Each state has its own child custody laws. In Miami, Florida, the term "child custody" was actually removed from the Florida legislature in 2008, but it is still used interchangeably with the updated terms. When dealing with child custody cases, the court orders a time-sharing schedule that is in the best interests of the child.
Child Custody in Miami
In 2008, the Florida legislature made extensive changes to the laws associated with custody. One change was the elimination of the words "custody," "custodial," "non-custodial parent," "primary residence," "primary residential parent" and "visitation." Updated terms include "parental responsibility" and "time-sharing."
This changed "custodial parent" to "primary time-sharing parent," to try to remove the idea of going to war over children and to help parents see the situation as sharing their child's time.
Read More: Minor Child Rights to Custody
Parental Responsibility in Florida
Parental responsibility is the responsibility of a parent for all decisions regarding a child's health, welfare, education and religion, as well as all decisions involving day-to-day life. Two types of parental responsibility may be awarded by the family court in Miami: sole parental responsibility (one parent makes all the decisions) and shared parental responsibility (parents share duties and make decisions together).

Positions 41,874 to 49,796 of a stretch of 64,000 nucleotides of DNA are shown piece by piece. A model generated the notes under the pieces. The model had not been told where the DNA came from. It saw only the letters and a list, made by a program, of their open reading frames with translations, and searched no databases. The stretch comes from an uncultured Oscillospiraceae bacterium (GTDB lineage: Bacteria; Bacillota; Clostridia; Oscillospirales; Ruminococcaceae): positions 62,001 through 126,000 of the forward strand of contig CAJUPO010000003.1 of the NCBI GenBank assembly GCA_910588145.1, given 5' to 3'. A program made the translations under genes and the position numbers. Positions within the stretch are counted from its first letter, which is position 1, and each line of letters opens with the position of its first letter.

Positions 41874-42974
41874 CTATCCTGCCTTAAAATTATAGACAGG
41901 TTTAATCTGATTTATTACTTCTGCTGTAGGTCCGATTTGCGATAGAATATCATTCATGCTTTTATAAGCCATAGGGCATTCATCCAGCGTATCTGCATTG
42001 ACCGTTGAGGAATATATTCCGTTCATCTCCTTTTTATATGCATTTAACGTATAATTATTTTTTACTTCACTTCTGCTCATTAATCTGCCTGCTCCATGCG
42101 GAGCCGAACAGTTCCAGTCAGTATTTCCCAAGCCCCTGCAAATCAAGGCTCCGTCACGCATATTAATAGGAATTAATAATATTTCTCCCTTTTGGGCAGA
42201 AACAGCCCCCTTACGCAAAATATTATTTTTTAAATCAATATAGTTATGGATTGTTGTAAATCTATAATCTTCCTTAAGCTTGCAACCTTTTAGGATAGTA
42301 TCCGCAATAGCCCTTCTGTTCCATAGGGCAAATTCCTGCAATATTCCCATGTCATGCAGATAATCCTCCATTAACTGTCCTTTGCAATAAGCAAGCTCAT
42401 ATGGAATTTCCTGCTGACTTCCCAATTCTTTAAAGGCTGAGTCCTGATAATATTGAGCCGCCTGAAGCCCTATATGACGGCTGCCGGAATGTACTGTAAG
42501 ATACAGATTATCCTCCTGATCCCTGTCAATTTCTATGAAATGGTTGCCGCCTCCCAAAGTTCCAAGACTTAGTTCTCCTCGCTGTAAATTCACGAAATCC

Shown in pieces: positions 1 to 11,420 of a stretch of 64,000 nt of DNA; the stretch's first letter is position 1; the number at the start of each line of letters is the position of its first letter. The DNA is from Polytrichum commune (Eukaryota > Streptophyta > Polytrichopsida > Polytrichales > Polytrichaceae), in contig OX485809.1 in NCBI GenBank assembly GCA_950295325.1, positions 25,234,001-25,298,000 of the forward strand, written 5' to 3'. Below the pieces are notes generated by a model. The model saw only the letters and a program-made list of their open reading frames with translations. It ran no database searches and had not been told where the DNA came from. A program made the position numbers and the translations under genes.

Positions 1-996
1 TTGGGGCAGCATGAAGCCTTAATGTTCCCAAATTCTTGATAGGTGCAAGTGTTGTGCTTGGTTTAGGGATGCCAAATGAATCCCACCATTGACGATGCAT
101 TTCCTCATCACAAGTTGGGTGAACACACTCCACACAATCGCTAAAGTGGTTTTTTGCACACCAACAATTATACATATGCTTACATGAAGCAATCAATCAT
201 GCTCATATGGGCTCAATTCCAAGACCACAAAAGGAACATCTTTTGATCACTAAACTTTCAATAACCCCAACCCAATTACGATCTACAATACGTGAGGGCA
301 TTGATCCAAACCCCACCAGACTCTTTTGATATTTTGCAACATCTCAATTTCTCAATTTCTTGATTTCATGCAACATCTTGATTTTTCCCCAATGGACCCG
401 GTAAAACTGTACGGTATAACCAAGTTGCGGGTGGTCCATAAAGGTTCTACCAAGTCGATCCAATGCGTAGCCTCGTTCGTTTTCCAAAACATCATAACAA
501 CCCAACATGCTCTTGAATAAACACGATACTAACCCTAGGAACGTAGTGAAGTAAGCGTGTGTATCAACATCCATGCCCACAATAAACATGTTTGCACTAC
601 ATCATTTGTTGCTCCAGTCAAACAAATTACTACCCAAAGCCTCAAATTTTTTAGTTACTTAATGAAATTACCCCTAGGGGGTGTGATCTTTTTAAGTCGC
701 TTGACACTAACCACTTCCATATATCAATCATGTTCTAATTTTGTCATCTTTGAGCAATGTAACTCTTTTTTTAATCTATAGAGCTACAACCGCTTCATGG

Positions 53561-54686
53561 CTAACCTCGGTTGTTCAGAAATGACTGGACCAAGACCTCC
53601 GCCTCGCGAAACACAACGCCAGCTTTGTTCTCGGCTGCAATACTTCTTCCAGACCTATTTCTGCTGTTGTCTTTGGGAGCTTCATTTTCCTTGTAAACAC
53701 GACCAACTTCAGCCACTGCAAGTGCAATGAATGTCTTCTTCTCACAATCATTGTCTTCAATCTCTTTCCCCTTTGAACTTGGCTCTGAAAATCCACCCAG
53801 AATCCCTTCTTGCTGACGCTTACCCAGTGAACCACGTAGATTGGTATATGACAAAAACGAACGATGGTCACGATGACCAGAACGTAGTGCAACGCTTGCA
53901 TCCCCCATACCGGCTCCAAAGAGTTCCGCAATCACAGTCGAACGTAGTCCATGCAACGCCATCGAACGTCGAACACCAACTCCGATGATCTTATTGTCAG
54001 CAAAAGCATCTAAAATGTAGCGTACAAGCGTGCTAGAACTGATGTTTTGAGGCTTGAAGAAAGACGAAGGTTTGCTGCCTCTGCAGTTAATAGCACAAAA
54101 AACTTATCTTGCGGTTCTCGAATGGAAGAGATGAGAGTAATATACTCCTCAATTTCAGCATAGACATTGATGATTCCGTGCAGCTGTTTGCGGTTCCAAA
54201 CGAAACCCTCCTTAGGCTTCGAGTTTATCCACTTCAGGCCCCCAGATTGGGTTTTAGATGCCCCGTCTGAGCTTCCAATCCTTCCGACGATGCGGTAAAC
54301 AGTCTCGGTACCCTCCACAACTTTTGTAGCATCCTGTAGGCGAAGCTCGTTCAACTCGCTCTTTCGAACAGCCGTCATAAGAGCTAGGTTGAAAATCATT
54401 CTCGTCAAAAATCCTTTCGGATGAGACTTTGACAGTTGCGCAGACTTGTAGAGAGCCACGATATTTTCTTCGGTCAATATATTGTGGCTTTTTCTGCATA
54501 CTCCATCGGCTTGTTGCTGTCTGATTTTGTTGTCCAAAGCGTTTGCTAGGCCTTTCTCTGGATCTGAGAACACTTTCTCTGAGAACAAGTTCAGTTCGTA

The default in Florida is shared parental responsibility, unless the parents are unable to agree on major decisions. In this case, a judge decides. Generally, the court favors shared parental responsibility, unless this poses a danger to the child.
Factors considered by the court when determining parental responsibility include the parent's moral fitness, the parent's job security, the emotional bond between the parent and the child and the extent of the parent’s knowledge of the child’s likes, dislikes, schedule, interests, friendships, medical information and school information.
Time-Sharing Plan in Florida
Despite the updated terms, the law in Miami, Florida, has not changed in terms of which parent should have majority time-sharing. If parents cannot agree without going to court, they still incur the same child custody battle cost. The welfare of the child is still the court's primary concern, and when making a decision, it takes into account factors such as the stability and mental and physical health of the parent, the parent's ability to take care of the child, which parent is more likely to encourage an ongoing healthy relationship between the child and the other parent, and similar concerns.
The court will order a cohesive parenting plan and time-sharing plan. The time-sharing plan must specify the time that each parent spends with a child, including vacations and holidays, and include information regarding where the child sleeps at night.
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